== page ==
To be clear, Angry Birds is not the representative sample of mobile games, to the contrary it is the runaway success story.  And the fact that Rovio hasn’t yet been able to build a new brand franchise to rival Angry Birds emphasizes the uniqueness of the brand.  Nonetheless, Angry Birds illustrates what happens when you build a content product that is tailor made for the digital devices it is intended to be consumed on.  Angry Birds is a content product that does not just utilize the functionality of the smartphones and tablets but depends upon them.  Angry Birds is a 21st Century content product build for 21st Century content devices.

Think about when Apple launch a new iPad, they don’t wheel out a senior record label exec with a hot new artist to show off the device, instead they get EA Games to show off a new game that leverages the functionality of the device: graphics accelerator, Retina Display, Accelerometer, Multi Touch etc.  Even the best iTunes LPs do not come close to doing that job, let alone a static audio file, which remains the dominant product that the music industry sells on iTunes and other stores.

Analogue Era Products in Digital Era Clothes

But there is something more fundamental at play rather than simply a technology skills gap between record labels and games publishers, and it isn’t just a record label problem either. The inescapable fact is that record labels, publishers of books, magazines and newspapers and even TV and movie studios are trying to shoehorn analogue era products into digital era technology.  These companies’ products were built for sitting on shelves and for being consumed in single purpose, non-interactive devices.  Games and apps though, are digital era products at home in digital technology while traditional media products are lodgers not yet quite able to keep up the rent payments.

This does not mean that traditional media products cannot have a vibrant future. They can, but they have to truly understand what makes digital era content products work:

  • Interactive and Dynamic: digital era content products don’t just leverage the functionality of the devices they are consumed on. They make that functionality core to the content experience itself, to the extent that the content product would not be able to exist without it.
  • Visual Experience: digital era content has a visual element at its core. This puts video products at a distinct advantage, but video is an asset that print and music products can leverage too. No coincidence that YouTube is the most successful digital music product in the globe.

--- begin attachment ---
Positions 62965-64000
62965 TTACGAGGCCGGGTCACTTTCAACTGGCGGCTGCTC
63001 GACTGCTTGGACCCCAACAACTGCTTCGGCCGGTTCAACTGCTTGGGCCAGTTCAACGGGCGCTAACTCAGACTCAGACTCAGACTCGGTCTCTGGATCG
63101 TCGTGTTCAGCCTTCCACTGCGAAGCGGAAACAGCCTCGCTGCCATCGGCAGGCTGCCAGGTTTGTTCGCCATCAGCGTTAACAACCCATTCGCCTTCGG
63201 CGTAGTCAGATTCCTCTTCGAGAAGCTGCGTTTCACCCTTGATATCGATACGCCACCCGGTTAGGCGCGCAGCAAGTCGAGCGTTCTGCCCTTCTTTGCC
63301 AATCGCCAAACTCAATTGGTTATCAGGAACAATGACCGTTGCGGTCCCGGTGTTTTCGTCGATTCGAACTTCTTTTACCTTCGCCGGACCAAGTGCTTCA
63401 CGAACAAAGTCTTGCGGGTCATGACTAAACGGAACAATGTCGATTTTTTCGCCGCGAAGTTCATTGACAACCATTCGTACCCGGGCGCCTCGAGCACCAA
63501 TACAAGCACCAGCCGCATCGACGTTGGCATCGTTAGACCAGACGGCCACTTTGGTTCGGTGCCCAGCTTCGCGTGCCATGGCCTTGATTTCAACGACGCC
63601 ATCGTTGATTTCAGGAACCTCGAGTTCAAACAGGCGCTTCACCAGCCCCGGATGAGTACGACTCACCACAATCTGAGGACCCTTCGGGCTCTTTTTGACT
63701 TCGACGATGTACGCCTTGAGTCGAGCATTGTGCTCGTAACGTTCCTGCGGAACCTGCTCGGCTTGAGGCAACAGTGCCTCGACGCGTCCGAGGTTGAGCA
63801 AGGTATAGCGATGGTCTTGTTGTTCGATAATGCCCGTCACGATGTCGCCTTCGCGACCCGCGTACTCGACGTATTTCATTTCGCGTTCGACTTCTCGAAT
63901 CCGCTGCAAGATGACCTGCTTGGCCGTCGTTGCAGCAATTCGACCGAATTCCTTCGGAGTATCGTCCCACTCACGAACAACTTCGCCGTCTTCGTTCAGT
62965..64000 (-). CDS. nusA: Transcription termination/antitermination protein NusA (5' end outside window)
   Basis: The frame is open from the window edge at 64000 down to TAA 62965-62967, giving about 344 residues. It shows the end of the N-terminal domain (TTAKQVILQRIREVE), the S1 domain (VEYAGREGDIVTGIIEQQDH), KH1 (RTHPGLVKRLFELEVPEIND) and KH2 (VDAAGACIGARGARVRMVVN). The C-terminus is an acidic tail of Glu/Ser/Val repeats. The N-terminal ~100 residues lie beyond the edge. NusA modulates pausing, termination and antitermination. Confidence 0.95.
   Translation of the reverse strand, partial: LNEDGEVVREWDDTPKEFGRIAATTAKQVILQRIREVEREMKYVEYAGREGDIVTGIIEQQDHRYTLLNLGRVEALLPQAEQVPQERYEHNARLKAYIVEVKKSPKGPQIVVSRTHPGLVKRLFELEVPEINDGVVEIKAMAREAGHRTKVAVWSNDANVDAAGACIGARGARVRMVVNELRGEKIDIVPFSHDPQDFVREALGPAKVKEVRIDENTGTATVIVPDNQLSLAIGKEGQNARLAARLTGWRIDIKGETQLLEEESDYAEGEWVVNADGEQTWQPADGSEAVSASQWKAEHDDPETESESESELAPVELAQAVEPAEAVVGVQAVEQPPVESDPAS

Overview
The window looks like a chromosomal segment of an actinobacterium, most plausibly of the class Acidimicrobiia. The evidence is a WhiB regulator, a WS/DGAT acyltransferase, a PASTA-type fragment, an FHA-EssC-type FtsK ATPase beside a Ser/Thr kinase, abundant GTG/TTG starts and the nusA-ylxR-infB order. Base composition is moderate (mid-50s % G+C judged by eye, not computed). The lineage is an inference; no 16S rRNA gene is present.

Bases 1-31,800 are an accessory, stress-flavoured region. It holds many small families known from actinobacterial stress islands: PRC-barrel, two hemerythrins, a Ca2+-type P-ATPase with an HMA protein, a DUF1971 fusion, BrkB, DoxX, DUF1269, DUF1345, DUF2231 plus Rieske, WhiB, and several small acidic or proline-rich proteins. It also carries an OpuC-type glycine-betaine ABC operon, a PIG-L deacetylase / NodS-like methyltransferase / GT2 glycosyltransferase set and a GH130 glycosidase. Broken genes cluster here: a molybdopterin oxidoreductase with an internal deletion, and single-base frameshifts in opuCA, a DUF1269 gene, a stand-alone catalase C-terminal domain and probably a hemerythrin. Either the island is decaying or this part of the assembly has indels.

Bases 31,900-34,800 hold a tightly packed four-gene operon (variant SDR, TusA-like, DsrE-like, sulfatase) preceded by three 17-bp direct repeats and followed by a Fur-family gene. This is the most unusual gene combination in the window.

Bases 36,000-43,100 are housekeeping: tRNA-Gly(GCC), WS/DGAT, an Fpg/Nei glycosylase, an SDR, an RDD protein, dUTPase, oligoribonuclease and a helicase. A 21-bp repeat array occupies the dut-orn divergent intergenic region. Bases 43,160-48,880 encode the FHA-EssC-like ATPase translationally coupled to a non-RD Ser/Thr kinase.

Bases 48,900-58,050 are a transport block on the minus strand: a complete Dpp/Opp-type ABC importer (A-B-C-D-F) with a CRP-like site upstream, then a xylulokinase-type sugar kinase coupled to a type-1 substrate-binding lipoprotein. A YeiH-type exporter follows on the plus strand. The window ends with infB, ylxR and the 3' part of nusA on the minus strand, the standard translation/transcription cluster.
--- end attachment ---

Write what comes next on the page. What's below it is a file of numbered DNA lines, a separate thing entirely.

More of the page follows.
• Context and Relevance: digital era content products are increasingly embracing the context of location, social group and time.  They both understand the consumer demand-gaps that these factors combine to create, and they also enrich their experiences by meshing these factors into the products themselves.

None of these three areas are insurmountable hurdles for traditional media companies, but at the same time they are not natural paths for many of their products.  Embracing these objectives often requires an entirely different approach to product development, rethinking what makes the content valuable in the digital age.  For example the audio file in the YouTube video is much less valuable to young teens without the video than with.  The video is as important in that product as the music itself.  Yet the music product development cycle revolves around creating the audio file, not the video.

Embracing digital era product principles also requires an understanding that just because you can does not always mean that you should.  Not all features are appropriate for all types of content.  Not even digital era content products use all the device features available to them e.g. Real Racing relies more on accelerometer functionality while Angry Birds leans towards multi-touch.

Learning lessons from digital era products is a must for all traditional media products.  Most digital versions of traditional media products are digital adaptations, not genuinely new products. Trying to squeeze the round peg of analogue era products into the square hole of digital era devices clearly is not a long-term solution. Until the circle is squared though, digital era products will continue to leave digital adaptions of analogue era products in their slipstream.